As we were reading the Gospel narrative – the picture is quite stunning that accompanies the Gospel reading. ‘Those in the boat worshipped him, saying, "Truly you are the Son of God."’ It’s a striking image of the church, the church as it is today. What Matthew is doing is trying to illuminate for us, give it some revelation that goes beyond today. It’s one of the saddest pictures of the church: ‘Those in the boat worshiped him, saying, "Truly you are the Son of God."’ The one thing that Christ didn’t want, the one thing that he sought to reveal the opposite of: the church sits in the boat and worships Christ. It’s so not what it’s about.

We get a glimpse of what it’s about – it’s about leaving the boat and walking on the water, with the doubt that might cause us to drown, but with the faith that might enable us to walk. ‘Christ is on your lips and in your heart’ and yet we sit on the boat looking out, worshipping and idolising a Christ that is not on our lips, a Christ that walks on the water out there. It’s a sad image of the church.

Within the story though, there’s the wonderful stepping outside, walking on the water. It’s a poignant story. At the core of it is the tragedy: ‘when the disciples saw him they were terrified and they cried out in fear’. If we go back to the Joseph narrative, we find the same fears, a fear that infected the brothers, that created separation and distance, and if we look to the Joseph narrative for what is being revealed there, then it might well cast light on the revelation of the Divine that is brought to us in the gospels through the life and person of Christ and that’s, that’s the significant implication. For if we do that then we accept a stunning heresy – we accept that Christ is revealed in the Hebrew scriptures. And if we accept that then I believe that we might also be open to the idea that Christ is revealed in the Hindu scriptures; we might also be open to the idea that Christ is revealed in the scriptures of Islam. And if we can look beyond, what we might find is a greater illumination, a deeper insight, a connection and an encounter that we’ve not yet found through the Christ as revealed in the Gospel.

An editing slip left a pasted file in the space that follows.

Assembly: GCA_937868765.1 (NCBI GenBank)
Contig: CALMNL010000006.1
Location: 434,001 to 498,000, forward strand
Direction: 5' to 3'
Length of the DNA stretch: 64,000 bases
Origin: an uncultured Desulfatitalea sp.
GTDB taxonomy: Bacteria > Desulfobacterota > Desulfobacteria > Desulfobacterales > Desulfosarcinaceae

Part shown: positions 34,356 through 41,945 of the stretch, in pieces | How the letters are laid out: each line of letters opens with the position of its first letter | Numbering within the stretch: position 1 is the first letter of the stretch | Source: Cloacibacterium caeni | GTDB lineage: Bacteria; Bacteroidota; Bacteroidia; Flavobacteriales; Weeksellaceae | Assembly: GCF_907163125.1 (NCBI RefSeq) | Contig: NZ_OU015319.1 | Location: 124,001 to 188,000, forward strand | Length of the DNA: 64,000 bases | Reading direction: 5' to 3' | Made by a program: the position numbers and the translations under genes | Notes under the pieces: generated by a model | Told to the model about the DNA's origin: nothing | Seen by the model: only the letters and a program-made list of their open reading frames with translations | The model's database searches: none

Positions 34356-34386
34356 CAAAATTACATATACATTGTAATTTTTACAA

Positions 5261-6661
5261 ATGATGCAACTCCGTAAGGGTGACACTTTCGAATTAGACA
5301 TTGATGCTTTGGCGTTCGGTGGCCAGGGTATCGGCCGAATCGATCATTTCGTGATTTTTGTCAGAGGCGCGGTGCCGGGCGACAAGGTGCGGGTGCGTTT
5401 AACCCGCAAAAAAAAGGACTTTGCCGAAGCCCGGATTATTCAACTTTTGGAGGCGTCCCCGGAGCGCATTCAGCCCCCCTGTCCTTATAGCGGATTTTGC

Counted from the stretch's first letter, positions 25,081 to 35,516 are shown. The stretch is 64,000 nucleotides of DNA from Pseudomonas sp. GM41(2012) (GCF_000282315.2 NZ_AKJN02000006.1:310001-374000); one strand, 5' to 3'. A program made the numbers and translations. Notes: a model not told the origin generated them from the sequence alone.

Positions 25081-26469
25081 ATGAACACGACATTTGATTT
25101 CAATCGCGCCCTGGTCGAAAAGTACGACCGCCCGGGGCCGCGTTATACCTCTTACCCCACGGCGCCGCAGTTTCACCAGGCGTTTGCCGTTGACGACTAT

Genesis reveals the divine purpose in the person of Joseph, Joseph (and so Jesus) when asked in verse 15, ‘What are you seeking?’ - the father has sent the son and the son seeks something. What are you seeking? ‘I’m seeking my brothers’, is the answer. That’s what Christ is all about, the revelation that we have: don’t be afraid, Christ is seeking my brothers; the Divine enfleshed seeks you and I. Not to gather a congregation of worshippers together, but rather to find my brothers and sisters. And the word, the Word, the Christ being sought, is the one that is within, on your lips and in your heart.

When we pray, seek a dialogue with the Divine. Just take a moment to ask the Divine, ‘What are you seeking?’ The answer will always come back, ‘I am seeking my brothers’. It’s an invitation to leave the boat, an invitation to walk on the water, to rise above the chaos, to know a different way, a way that the world will forever hate, a way that is born in love that has great power.

The Lord be with you.
Peter Humphris

(The image is a Byzantine icon of Jesus walking on water)